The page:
Response: EPA agrees with the commenter's characterization of the nature of EPA's evaluation. The Guidance gives States the flexibility to adopt requirements that are not the same as the Guidance provided that the State's provisions afford at least as stringent a level of environmental protection as that provided by the corresponding provision of the Guidance. In making these evaluations, EPA is also mindful that a major goal of the Guidance and section 118(c) of the CWA was to achieve more consistency in the level of protection across the entire Great Lakes Basin. To achieve this goal requires not only a comparable level of protection as defined by the water quality standards, but also implementation procedures that are as protective as each corresponding procedure in the Guidance. EPA has carefully reviewed New York State's water quality standards, antidegradation policies and implementation procedures for consistency with the Guidance, taking into account this flexibility, and has not required the State to incorporate the Guidance as written, provided the State's procedures can be expected to achieve the same level of protection as the Guidance. With two exceptions, EPA has found New York State's submission to be consistent with 40 CFR part 132. EPA's review was not based upon a verbatim comparison of New York's submission with the Guidance. In most instances EPA has concluded that New York State's water quality standards, antidegradation policies and implementation procedures are as protective as the Guidance's requirements. In addition, where appropriate EPA and New York State have agreed to facilitate the approval process by entering into an Amendment to their Memorandum of Agreement regarding the State's approved NPDES program by which New York commits to exercise its discretion consistent with the Guidance.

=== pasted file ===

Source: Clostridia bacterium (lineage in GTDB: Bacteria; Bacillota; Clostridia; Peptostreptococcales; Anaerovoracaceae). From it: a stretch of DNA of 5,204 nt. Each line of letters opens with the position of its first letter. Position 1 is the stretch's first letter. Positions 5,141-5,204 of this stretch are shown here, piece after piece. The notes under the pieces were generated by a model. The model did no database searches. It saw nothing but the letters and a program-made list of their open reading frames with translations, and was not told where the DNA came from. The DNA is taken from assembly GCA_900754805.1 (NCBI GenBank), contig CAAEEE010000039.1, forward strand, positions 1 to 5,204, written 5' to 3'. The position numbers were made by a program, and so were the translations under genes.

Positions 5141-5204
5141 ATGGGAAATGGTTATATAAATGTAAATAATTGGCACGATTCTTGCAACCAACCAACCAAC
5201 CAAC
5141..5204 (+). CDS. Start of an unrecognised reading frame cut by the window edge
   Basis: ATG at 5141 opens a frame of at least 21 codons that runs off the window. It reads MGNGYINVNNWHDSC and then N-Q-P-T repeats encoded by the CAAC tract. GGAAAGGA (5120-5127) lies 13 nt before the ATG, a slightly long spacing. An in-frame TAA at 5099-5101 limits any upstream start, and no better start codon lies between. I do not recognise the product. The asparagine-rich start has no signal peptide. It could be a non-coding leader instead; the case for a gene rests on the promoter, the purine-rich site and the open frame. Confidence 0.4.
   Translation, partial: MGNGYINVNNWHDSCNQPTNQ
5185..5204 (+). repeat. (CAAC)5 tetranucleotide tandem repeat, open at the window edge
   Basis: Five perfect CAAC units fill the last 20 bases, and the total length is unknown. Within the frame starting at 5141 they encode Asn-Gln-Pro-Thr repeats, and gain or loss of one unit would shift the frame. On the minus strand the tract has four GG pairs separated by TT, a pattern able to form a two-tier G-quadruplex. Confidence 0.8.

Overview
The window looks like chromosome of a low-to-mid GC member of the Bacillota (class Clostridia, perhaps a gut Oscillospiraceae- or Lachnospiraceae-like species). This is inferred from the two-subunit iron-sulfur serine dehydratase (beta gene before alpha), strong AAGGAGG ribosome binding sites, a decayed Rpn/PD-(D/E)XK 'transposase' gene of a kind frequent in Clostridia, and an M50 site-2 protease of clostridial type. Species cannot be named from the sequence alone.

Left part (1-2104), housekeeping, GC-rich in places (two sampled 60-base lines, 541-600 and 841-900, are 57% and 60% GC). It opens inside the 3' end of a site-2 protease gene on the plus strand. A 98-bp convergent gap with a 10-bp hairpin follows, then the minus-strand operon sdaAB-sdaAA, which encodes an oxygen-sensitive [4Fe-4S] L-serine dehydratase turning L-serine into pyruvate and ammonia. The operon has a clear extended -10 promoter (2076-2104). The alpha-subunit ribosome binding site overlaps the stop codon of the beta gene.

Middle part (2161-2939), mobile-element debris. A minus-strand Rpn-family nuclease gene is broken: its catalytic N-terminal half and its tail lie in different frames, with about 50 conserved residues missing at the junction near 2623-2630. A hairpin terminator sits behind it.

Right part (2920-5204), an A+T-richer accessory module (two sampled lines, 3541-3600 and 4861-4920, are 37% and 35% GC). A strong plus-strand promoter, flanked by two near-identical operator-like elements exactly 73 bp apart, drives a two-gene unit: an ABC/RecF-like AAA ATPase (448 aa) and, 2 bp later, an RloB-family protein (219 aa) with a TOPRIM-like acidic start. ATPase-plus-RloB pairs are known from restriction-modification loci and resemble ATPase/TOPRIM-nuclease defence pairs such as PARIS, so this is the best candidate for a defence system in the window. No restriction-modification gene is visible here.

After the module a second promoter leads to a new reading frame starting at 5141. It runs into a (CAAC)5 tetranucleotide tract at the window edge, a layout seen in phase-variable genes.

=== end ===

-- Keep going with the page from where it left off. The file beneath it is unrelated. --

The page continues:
Comment: The commenter states that in explaining its disapproval of New York's wildlife water quality criterion for mercury, EPA stated that 40 CFR 132.4(d) requires that States adopt aquatic life, human health, and wildlife criteria, and that each type of criteria must be as protective as the corresponding Federal criteria. The commenter states that he believes that EPA's interpretation of this provision of the Federal GLI rule is incorrect. 40 CFR 132.4(d) requires States to apply criteria adopted pursuant to the methodologies or site-specific modification procedures for aquatic life, human health, and wildlife, to all waters of the Great Lakes System. The commenter argues that New York State has complied with this requirement, as its wildlife criterion for mercury does apply to all State waters within the Great Lakes System. The commenter further states that this provision does not require States to adopt all types of criteria, of which each type must be at least as stringent as the criteria in Tables 1 through 4 of 40 CFR part 132.